In the years after the Civil War, Michael Lewis tells us in Architecture and the Violent Mind, Frank Furness spent his summers in the Rocky Mountains. Later, too busy for cavorting but still in love with the west, Furness built himself a mancave, complete with pelts, western scenes, a ram’s head, rustic furniture, rough wooden beams and floor, Indian relics, etc., and here he entertained guests–including Walt Whitman–smoked, and dreamed.
He never rid himself of the west–but then he wasn’t alone among Philadelphians. Looking west was old sport for Philadelphia artists, who discovered sometime early in the 19th century that true American culture wouldn’t emerge in copying European masters but in the wild nature of the continent. Men like Charles Bird King, only a Philadelphian for a short time, became obsessed with Indians (they had scalped his father during the War for Independence). John James Audubon quit the scene here and headed west in 1812 or so, and never returned. Titian Ramsay Peale II quit the home of overbearing dad Charles Willson and got himself on as many western expeditions as naturalist artist as he could.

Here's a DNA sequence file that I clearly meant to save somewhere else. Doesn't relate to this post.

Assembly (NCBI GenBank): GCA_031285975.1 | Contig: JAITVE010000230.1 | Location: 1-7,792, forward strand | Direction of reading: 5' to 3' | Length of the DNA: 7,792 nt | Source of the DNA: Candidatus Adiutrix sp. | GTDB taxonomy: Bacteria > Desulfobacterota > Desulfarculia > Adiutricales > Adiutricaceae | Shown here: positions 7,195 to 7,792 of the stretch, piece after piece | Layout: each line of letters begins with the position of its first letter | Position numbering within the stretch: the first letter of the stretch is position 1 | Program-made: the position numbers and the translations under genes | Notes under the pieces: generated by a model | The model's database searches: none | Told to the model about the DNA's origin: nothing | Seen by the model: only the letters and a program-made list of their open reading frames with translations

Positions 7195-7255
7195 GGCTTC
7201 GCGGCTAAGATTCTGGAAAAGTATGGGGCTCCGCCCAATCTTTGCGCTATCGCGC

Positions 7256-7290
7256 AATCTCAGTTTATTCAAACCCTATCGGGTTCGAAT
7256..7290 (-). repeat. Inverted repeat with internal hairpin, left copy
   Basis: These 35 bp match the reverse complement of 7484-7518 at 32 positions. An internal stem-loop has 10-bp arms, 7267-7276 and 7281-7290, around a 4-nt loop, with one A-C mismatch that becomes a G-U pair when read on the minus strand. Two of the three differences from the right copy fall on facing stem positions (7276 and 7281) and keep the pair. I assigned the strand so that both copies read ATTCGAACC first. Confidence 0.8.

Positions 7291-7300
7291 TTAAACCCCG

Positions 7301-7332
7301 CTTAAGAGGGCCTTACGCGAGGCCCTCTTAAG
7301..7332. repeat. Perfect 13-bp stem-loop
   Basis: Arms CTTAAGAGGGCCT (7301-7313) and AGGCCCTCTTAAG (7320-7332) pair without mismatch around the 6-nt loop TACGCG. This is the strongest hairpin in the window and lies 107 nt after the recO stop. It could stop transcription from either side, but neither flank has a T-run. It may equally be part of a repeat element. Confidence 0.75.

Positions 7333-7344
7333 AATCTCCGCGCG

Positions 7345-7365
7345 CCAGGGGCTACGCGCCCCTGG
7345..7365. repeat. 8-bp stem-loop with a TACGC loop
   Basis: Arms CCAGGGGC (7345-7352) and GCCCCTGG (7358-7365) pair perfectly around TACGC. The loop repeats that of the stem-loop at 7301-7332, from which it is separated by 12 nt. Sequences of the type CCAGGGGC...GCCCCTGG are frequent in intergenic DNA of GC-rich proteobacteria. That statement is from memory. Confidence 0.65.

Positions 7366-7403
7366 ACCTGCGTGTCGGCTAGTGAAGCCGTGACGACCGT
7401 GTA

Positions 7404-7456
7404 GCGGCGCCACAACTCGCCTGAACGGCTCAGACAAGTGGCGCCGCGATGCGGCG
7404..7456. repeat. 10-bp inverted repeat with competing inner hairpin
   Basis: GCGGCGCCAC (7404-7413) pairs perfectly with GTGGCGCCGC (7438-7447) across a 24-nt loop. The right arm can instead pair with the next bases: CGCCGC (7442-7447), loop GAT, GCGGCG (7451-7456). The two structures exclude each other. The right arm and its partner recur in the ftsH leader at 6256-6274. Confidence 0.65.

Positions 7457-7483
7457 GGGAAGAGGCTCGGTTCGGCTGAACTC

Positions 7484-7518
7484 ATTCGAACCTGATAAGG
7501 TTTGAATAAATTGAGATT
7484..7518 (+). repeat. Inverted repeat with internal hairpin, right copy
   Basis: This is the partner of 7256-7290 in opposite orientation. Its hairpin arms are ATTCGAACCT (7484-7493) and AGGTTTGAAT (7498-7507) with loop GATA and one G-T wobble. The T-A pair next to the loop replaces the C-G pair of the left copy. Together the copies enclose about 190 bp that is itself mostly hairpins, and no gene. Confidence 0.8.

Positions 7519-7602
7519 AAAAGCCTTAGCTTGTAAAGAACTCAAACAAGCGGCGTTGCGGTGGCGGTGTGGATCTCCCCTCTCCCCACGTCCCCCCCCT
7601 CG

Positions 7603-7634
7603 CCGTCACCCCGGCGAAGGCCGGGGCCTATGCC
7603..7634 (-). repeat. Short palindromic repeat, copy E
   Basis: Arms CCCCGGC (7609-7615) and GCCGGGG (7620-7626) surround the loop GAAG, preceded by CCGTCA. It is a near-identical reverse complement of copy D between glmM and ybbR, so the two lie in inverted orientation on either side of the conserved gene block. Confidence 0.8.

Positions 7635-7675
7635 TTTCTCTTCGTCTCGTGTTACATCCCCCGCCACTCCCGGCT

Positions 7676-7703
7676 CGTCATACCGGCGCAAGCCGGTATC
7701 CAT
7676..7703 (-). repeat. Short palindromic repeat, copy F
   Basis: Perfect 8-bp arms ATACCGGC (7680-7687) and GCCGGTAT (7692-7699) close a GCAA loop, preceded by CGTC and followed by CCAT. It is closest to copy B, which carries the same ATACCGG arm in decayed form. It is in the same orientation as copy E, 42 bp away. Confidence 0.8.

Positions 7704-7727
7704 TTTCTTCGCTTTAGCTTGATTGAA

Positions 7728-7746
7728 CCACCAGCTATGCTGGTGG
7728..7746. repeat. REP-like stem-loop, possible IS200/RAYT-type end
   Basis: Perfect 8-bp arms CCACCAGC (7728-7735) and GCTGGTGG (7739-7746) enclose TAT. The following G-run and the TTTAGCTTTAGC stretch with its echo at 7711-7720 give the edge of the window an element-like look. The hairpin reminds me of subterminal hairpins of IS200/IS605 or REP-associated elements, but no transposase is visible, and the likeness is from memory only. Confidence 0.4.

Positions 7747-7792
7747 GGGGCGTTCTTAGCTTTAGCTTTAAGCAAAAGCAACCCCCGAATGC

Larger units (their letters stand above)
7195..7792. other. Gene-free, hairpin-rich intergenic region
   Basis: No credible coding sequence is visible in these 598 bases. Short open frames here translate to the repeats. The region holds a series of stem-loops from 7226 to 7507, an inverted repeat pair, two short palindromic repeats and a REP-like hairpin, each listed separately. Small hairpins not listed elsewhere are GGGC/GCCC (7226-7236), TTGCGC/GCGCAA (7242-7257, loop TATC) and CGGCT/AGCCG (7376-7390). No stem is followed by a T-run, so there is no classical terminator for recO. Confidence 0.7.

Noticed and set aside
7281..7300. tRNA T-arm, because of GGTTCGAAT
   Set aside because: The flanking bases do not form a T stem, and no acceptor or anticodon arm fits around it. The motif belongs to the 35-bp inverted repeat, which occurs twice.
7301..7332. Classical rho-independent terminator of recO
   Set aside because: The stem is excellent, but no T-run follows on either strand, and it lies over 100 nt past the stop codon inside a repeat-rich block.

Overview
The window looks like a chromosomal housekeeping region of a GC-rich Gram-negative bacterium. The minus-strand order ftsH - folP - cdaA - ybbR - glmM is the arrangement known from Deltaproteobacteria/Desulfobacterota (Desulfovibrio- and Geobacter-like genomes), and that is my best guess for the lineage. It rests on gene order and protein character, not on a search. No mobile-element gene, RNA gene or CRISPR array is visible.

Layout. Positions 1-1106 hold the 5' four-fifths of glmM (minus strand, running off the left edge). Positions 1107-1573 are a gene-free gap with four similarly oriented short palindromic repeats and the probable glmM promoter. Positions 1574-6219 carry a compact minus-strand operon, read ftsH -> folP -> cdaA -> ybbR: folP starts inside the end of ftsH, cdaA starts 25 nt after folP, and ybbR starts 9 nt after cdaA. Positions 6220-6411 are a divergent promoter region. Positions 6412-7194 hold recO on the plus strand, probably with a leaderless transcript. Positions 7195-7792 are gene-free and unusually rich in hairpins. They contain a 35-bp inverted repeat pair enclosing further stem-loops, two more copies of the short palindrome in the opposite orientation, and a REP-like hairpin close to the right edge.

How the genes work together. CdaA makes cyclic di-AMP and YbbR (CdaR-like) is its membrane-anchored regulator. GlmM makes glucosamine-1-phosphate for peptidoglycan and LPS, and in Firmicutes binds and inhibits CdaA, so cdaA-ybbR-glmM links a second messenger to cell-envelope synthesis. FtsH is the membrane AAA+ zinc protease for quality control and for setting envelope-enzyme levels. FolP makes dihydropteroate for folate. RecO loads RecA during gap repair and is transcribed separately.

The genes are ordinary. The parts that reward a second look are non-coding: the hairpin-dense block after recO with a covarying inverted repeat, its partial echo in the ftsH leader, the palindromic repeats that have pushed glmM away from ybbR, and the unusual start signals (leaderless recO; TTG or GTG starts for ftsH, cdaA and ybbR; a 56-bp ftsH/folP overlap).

A little later came Elisha Kent Kane, who died the most famous man in America. A sickly child who overcame everything by exploring the globe. The west wasn’t enough for Kane, who hit the arctic. His Arctic Explorations sold 150,000 copies in 1853. The bad climate killed him at 37. His funeral train stopped in New Orleans, Cincinnati, Baltimore, where thousands of people—elite, working class, women, children—lined the street. It ended in Philadelphia. A building on Chestnut Street displayed a banner, “Philadelphia mourns an illustrious son, and the world a martyr to science and humanity.” Another: “Science weeps, Humanity Weeps, the World Weeps.”
Then there was Owen Wister, who hit Wyoming in 1885 while Furness hit it big with the Philadelphia and Reading, and turned the frontier bug and love of things Teddy Roosevelt into the Virginian–the first cowboy novel.
In those days, naturally, Stetson Hats were made here.